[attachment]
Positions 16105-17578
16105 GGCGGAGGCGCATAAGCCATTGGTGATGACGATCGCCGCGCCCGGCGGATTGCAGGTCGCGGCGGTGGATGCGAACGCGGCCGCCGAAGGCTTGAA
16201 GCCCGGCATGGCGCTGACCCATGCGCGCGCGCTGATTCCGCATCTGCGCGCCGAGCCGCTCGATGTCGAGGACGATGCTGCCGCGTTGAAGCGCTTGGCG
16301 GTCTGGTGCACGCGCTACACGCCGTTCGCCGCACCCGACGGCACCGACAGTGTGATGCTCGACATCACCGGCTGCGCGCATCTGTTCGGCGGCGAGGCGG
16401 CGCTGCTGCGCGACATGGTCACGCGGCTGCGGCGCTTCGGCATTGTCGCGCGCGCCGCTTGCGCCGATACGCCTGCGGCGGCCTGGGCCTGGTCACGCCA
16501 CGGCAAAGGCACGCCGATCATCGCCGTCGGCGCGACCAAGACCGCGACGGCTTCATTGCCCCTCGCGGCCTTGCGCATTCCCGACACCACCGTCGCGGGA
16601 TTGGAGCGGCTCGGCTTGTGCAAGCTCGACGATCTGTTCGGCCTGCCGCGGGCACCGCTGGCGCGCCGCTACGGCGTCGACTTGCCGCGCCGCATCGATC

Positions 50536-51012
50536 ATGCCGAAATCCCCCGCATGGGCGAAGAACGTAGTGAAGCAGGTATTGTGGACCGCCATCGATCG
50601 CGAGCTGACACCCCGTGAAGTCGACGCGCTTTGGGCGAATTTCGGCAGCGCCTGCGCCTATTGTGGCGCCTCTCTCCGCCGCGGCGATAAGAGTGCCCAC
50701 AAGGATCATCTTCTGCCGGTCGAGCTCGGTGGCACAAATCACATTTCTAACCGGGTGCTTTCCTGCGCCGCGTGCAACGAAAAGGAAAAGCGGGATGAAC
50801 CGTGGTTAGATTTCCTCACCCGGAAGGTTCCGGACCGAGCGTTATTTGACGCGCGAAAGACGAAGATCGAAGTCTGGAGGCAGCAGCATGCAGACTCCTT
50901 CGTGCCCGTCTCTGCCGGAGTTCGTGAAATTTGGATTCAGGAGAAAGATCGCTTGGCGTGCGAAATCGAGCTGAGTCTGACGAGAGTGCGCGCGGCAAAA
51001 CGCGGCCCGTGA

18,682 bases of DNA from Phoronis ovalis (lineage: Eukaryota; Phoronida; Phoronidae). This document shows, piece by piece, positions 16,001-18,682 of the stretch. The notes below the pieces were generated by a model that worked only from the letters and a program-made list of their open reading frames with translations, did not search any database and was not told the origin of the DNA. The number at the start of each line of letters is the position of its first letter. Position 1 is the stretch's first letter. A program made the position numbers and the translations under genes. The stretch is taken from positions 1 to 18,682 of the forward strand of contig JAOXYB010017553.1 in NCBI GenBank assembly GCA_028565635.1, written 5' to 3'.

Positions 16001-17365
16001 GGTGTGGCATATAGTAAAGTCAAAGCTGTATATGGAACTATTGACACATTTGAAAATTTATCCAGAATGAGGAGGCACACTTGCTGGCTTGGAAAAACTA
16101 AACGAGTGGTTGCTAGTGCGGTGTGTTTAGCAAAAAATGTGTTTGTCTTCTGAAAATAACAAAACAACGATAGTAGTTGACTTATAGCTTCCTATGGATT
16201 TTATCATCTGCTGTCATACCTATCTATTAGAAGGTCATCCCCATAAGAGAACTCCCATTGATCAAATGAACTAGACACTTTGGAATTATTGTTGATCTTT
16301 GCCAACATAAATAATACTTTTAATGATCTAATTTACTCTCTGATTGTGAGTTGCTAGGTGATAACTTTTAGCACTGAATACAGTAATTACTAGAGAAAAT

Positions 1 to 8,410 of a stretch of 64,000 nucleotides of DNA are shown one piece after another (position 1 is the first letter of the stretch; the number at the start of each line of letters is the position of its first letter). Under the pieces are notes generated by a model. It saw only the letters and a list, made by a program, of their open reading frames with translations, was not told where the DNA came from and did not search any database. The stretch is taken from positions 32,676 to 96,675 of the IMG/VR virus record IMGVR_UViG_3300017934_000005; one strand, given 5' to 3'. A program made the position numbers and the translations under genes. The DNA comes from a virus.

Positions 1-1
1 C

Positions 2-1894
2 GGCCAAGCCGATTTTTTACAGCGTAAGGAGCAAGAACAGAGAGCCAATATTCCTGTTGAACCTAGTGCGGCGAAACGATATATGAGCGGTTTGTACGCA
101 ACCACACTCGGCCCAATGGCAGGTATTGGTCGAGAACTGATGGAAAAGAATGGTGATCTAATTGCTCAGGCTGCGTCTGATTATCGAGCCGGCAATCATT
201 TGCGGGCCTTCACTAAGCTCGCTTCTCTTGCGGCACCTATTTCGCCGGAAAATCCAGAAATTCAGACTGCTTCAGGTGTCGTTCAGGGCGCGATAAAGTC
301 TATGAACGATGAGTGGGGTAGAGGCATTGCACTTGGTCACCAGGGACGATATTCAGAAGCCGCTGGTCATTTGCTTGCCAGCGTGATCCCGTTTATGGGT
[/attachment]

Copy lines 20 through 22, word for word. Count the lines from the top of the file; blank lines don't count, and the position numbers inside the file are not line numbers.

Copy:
16301 GCCAACATAAATAATACTTTTAATGATCTAATTTACTCTCTGATTGTGAGTTGCTAGGTGATAACTTTTAGCACTGAATACAGTAATTACTAGAGAAAAT

Positions 1 to 8,410 of a stretch of 64,000 nucleotides of DNA are shown one piece after another (position 1 is the first letter of the stretch; the number at the start of each line of letters is the position of its first letter). Under the pieces are notes generated by a model. It saw only the letters and a list, made by a program, of their open reading frames with translations, was not told where the DNA came from and did not search any database. The stretch is taken from positions 32,676 to 96,675 of the IMG/VR virus record IMGVR_UViG_3300017934_000005; one strand, given 5' to 3'. A program made the position numbers and the translations under genes. The DNA comes from a virus.

Positions 1-1